Injured claimant did bring fundamentally dishonest claim

In May 2014, the claimant visited our client’s premises with her friends. They had drinks, they danced and they visited the ladies’ toilets. The claimant alleged that she fell on a spillage in the toilets sustaining injury to her nose and teeth.

The injury sounded horrific. She described blood everywhere and having to pick her teeth up from the bathroom floor. Her injury was also verified in her A&E records. She attended at A&E within 30 minutes of leaving the premises.

However, there were some notable inconsistences and issues with the evidence.

  1. The claimant was unable to produce any witness evidence in support of her claim.
  2. The contemporaneous hospital records suggested she had fallen in a restaurant. The attending physician had also queried if the injury had been caused by a punch to the face.
  3. Inconsistencies about the extent of the bleeding and extent of the injury at the time. She alleged, for example, that her injury continued to bleed profusely until she went to hospital, but later revised this to say it stopped in the toilets.
  4. The claimant did not report an incident at the time.
  5. The claimant called the premises the morning after her alleged accident. However, her call was to see if her jacket had been found, which she had lost the night before.

The key evidence however was CCTV footage which showed the Claimant and her friends exiting the toilets. The judge found the following aspects compelling:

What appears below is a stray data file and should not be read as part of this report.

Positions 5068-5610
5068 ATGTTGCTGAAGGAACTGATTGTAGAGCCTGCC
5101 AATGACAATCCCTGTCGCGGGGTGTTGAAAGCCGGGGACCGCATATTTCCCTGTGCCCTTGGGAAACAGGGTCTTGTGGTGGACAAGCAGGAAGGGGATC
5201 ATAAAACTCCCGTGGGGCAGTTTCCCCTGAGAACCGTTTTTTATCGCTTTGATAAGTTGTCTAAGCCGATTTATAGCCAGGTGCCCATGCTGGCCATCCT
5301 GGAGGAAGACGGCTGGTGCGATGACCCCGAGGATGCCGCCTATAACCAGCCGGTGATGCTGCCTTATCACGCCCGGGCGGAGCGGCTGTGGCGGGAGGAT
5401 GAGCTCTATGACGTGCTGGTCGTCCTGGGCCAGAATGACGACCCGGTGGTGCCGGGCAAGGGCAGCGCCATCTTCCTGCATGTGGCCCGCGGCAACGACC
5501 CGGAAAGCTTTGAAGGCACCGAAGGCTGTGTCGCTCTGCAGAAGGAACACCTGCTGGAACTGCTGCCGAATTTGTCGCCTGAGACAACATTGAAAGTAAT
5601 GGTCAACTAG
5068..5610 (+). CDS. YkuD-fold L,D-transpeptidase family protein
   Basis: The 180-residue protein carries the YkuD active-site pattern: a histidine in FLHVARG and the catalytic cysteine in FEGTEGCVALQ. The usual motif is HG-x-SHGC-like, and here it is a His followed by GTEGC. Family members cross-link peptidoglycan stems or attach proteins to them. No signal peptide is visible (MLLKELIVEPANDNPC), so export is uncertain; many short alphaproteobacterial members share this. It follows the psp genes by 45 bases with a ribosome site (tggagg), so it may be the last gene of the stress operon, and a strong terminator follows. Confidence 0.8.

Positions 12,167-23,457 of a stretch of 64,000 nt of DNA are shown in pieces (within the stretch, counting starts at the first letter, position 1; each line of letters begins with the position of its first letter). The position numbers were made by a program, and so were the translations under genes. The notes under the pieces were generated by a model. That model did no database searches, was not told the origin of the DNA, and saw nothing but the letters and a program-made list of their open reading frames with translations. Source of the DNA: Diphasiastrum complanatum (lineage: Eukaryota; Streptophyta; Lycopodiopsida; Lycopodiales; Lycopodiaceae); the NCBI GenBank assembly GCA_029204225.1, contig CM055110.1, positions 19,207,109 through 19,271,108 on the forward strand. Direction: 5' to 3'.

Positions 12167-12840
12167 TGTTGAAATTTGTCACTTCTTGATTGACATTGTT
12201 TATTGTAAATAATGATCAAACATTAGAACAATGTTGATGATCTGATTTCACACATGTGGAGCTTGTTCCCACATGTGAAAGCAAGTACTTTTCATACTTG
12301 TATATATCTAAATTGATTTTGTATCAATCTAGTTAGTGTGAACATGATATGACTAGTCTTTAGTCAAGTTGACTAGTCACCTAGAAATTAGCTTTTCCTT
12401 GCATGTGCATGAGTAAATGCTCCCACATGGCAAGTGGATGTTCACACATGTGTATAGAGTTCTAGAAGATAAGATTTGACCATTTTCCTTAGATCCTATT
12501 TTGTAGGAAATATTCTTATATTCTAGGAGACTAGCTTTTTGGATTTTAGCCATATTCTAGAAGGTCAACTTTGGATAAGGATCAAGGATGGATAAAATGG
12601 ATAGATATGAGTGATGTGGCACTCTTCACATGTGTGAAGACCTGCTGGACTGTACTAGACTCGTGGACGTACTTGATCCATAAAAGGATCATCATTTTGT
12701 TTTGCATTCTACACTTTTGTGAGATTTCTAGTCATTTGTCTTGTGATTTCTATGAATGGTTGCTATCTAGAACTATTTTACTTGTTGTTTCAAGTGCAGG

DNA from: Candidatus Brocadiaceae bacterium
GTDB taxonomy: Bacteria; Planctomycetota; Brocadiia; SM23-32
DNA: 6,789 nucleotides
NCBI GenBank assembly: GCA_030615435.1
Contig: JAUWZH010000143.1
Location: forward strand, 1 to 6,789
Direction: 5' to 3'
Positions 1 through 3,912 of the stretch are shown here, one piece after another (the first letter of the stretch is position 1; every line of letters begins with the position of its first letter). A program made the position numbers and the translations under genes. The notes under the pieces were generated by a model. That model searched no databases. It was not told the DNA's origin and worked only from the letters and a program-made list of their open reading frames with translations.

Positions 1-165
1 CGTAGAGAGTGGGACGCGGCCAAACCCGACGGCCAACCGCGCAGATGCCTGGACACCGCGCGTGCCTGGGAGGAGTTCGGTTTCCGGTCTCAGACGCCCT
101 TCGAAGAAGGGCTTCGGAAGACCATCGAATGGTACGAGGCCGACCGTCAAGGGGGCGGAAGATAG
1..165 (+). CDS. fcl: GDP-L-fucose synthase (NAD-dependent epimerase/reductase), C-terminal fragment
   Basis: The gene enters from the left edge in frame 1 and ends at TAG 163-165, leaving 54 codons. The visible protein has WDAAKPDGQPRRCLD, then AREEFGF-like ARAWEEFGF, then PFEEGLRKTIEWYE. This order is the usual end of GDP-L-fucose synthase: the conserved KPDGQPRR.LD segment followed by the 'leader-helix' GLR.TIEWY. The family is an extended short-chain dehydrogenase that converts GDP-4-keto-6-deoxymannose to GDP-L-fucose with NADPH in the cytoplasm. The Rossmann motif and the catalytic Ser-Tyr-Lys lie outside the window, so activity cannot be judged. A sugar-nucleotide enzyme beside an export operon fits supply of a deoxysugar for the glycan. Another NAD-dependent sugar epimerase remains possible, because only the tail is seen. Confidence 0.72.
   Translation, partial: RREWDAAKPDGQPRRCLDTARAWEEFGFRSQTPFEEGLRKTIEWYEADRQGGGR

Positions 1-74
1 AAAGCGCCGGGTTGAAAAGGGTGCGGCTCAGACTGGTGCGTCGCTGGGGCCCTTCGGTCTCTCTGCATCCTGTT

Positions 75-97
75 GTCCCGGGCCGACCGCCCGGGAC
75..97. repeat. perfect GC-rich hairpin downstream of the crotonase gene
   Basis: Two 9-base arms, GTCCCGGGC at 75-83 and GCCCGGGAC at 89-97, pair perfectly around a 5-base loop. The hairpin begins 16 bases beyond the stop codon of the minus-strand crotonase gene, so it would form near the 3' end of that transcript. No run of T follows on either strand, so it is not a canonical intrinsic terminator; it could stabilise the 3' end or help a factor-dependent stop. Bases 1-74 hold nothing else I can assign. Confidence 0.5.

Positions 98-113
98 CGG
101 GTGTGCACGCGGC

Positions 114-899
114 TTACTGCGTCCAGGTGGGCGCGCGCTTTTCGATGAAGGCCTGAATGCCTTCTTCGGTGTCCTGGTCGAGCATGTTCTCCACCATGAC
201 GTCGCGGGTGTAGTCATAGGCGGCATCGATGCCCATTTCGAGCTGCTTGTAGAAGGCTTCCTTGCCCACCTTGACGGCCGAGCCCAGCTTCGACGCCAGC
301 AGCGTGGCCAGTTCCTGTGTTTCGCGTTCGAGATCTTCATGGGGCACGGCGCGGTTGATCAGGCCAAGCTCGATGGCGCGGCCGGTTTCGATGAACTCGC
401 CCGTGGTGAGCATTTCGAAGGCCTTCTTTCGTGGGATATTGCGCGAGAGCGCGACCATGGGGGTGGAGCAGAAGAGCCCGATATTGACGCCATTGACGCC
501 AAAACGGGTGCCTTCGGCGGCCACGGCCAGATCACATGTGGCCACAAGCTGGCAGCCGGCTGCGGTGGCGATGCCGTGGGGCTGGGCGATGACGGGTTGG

• There was no evidence of any injury or bleeding.
  • The claimant appeared unconcerned.
  • The claimant’s friends similarly appeared unconcerned.

The judge felt the CCTV footage was so compelling that on balance he was willing to find that there was no fall in the toilets. In the absence of a fall, the claim had to be fundamentally dishonest. The claimant was ordered to pay the defendant's costs in the sum £11,746.92.

Key points to remember

The strength of CCTV evidence cannot be underestimated. Any footage of the incident is relevant, but increasingly we are finding that the behaviour of the claimant, and companions before and after the accident, to be more useful. It is therefore important to ensure as much footage is retained as possible to support the defendant’s chronology and provide direct evidence to challenge the claimant’s statement of case when it arrives.

The claimant tried to tailor her evidence following disclosure of the footage which only hindered her claim as it further undermined her credibility and allowed the judge to make the finding of fundamental dishonesty.

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